President Clinton vetoed a $265 billion defense bill Thursday, saying its demand for a Star Wars-like anti-missile system would waste billions of dollars and jeopardize decades of arms control efforts.
The president also objected to what he called unfair provisions in the defense policy bill that would ban most abortions at overseas military hospitals and expel service members who test positive for the AIDS virus.
However, in casting the 11th veto of his presidency, Clinton acted to make sure that the men and women of the nation’s armed forces - including troops in Bosnia - receive most of the 2.4 percent pay raise they have been expecting, and that had been included in the bill.
He signed an executive order using existing authority to raise military pay by 2 percent, effective Jan. 1. And he asked Congress to quickly pass legislation bringing the total pay hike to 2.4 percent.
Overall, Clinton said the 1996 defense authorization bill was shot through with objectionable provisions, including some that would have struck at his authority as commander in chief.
The bill “would unacceptably restrict my ability to carry out this country’s national security objectives and substantially interfere with the implementation of key national defense programs,” he said.
But Clinton raised no complaint about the bill’s requirement that the government buy more B-2 Stealth bombers the Pentagon says it doesn’t need.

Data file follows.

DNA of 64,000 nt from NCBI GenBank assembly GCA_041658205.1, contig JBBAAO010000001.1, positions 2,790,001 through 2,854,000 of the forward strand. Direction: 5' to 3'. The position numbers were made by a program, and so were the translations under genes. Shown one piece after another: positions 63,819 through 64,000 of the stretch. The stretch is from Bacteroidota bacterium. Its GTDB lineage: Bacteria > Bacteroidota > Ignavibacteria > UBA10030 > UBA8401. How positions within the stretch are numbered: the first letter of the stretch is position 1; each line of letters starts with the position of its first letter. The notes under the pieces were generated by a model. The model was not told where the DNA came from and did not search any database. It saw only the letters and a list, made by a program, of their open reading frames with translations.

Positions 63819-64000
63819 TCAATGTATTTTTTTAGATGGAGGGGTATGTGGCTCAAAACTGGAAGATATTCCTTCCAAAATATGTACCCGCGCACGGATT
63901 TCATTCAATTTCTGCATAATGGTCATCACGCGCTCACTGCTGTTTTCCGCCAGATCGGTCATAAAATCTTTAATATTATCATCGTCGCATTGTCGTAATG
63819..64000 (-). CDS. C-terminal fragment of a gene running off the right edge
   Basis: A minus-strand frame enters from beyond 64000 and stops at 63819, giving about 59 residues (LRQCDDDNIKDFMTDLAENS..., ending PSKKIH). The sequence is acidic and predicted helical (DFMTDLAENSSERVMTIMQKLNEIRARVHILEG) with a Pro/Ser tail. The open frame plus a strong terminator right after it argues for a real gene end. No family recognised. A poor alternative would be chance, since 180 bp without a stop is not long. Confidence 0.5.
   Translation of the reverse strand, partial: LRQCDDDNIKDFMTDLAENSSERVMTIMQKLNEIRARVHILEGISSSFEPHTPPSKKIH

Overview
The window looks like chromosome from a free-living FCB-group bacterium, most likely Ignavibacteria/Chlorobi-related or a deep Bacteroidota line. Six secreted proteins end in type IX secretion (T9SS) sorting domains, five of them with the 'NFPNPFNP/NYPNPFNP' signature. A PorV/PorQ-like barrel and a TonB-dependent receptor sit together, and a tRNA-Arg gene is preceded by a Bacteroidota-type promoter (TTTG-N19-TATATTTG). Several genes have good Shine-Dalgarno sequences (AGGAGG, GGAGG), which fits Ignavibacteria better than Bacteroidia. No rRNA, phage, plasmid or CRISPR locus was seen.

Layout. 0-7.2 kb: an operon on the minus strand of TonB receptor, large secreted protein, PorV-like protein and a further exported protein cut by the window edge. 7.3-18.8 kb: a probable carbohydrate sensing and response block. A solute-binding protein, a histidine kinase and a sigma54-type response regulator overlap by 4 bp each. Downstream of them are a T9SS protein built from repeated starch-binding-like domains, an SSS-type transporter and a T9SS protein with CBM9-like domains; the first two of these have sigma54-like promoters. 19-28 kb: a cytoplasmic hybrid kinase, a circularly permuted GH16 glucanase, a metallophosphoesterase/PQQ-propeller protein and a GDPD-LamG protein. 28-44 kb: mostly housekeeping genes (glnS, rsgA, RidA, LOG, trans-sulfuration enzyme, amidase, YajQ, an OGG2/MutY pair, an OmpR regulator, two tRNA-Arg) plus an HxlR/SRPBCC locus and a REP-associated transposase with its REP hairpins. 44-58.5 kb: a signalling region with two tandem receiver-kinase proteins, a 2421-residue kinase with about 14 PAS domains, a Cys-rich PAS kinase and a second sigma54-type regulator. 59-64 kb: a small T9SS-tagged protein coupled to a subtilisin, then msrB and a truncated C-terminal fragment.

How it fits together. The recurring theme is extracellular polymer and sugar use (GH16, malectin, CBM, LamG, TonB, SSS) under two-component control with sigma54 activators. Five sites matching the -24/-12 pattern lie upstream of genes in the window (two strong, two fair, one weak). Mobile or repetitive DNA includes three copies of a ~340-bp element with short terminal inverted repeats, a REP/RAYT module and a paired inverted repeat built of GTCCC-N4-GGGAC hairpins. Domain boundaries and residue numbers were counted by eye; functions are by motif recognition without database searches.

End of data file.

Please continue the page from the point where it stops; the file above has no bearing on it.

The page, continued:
In a recent interview Clinton said he could foresee situations in which those warplanes might be required beyond the 20 aircraft now authorized.
Clinton used his veto message to strongly object to the attempt by the Republican Congress to force him to commit to deploying a nationwide Star Wars type of ballistic missile defense system by 2003.
“By forcing such an unwarranted deployment decision now, the bill would waste tens of billions of dollars … ,” the president said.
And he said that by requiring multiple anti-missile sites it would violate the 1972 Anti Ballistic Missile (ABM) treaty with Russia.
“By setting U.S. policy on a collision course with the ABM treaty, the bill would jeopardize continued Russian implementation of the START I treaty as well as Russian ratification of Start II,” he said.
Those two treaties reduce the numbers of U.S. and Russian strategic nuclear warheads by two thirds and “will significantly lower the threat to U.S. national security,” Clinton said.
Clinton also said the bill’s restrictions on funding for the Bosnia peacekeeping force would invade the president’s foreign policy power.
And he said that while he has no intention of placing U.S. troops under United Nations command, a provision in the bill dealing with that possibility would undermine his authority as commander in chief.
Defense Secretary William Perry recommended Clinton veto the measure.
Clinton also objected to bill provisions he said would:
Restrict the retirement of U.S. strategic nuclear delivery systems.
Slow the pace of the Pentagon’s environmental cleanup efforts.
Restrict the Defense Department’s ability to aid disaster relief efforts.
Order the purchase of specific submarines at certain shipyards.
Require the discharge of service members who test positive for HIV, the virus that causes AIDS. Clinton called it “medically unwarranted.”
Restrict female service members and female dependents of military personnel from receiving privately financed abortions at military facilities overseas, even if those facilities are the only safe source for abortions.
Indications are that Clinton’s veto may be sustained on Capitol Hill.
The Senate sent the fiscal 1996 defense authorization bill to the White House on a 51-43 vote. The House vote was 267 to 149. Neither vote mustered the two-thirds majorities needed to override a veto.
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